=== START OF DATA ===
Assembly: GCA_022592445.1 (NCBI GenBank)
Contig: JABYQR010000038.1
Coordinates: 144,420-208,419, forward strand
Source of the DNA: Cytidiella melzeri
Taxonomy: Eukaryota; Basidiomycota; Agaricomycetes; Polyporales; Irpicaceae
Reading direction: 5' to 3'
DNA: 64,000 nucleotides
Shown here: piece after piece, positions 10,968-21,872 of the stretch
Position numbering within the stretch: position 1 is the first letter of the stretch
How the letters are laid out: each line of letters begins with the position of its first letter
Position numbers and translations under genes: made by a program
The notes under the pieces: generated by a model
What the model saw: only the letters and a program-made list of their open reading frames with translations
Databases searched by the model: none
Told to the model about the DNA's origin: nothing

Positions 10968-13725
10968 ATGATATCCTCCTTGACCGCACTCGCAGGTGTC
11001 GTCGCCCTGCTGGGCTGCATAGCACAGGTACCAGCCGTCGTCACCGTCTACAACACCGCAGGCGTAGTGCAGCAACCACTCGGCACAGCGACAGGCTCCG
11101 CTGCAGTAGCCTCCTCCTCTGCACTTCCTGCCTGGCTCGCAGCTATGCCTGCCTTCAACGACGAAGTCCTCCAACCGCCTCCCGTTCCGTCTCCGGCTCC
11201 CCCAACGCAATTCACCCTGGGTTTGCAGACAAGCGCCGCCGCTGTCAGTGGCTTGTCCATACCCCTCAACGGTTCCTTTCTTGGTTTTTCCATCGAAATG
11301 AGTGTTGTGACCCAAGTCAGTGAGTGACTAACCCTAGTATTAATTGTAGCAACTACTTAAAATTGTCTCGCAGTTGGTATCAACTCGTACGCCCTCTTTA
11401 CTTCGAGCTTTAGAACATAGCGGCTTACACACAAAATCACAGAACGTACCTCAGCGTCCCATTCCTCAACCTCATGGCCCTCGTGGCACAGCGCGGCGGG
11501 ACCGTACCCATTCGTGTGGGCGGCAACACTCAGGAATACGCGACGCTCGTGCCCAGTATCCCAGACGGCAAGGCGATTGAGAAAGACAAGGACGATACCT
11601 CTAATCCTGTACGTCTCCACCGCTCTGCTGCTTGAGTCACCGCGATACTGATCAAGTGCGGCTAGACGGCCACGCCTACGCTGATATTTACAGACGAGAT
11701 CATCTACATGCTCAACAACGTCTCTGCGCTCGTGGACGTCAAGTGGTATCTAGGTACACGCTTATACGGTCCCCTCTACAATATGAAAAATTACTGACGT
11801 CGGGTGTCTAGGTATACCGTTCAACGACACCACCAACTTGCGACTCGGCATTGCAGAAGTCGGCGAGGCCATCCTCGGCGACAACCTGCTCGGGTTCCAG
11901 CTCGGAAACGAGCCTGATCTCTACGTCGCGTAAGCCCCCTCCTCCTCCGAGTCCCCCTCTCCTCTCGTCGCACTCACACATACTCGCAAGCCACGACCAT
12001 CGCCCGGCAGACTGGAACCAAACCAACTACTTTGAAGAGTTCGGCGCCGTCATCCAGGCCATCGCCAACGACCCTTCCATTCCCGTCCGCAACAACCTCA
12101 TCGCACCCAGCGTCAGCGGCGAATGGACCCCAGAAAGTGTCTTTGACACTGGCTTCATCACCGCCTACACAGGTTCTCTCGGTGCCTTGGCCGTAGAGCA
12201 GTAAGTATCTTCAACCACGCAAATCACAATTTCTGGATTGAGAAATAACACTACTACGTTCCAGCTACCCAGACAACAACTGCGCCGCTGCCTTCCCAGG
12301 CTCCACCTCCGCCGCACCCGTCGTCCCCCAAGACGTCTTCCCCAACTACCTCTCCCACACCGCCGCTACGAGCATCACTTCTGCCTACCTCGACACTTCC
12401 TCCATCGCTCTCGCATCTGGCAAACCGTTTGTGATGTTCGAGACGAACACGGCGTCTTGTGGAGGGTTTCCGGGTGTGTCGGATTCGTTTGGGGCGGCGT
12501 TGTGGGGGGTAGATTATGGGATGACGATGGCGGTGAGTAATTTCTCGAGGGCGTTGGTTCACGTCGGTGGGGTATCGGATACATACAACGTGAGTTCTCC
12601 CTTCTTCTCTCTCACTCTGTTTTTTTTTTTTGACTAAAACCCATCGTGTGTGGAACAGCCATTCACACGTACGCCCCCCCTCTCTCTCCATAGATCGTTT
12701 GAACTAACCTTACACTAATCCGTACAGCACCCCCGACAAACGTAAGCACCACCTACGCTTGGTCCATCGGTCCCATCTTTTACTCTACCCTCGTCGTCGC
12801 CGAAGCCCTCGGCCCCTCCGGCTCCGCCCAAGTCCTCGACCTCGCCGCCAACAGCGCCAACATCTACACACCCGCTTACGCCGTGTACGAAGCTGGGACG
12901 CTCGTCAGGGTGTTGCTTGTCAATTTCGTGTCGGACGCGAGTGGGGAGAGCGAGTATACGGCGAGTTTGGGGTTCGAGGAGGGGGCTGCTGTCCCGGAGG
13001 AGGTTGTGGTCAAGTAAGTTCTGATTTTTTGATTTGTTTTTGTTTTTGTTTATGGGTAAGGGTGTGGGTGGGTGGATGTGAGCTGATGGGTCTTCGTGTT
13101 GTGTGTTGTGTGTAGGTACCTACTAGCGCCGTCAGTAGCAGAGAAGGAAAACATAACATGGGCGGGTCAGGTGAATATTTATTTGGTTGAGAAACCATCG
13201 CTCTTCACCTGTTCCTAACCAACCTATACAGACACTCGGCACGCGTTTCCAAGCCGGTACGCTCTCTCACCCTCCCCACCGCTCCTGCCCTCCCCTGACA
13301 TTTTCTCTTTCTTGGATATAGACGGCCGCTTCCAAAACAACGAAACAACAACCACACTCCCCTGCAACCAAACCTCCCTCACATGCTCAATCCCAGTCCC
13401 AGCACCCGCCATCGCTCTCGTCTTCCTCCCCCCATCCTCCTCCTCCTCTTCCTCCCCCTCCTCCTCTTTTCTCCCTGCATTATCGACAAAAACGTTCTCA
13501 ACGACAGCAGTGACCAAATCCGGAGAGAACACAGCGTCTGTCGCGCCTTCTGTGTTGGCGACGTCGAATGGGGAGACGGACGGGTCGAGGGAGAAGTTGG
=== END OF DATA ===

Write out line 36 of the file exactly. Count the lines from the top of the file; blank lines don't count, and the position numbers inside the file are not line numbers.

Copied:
12801 CGAAGCCCTCGGCCCCTCCGGCTCCGCCCAAGTCCTCGACCTCGCCGCCAACAGCGCCAACATCTACACACCCGCTTACGCCGTGTACGAAGCTGGGACG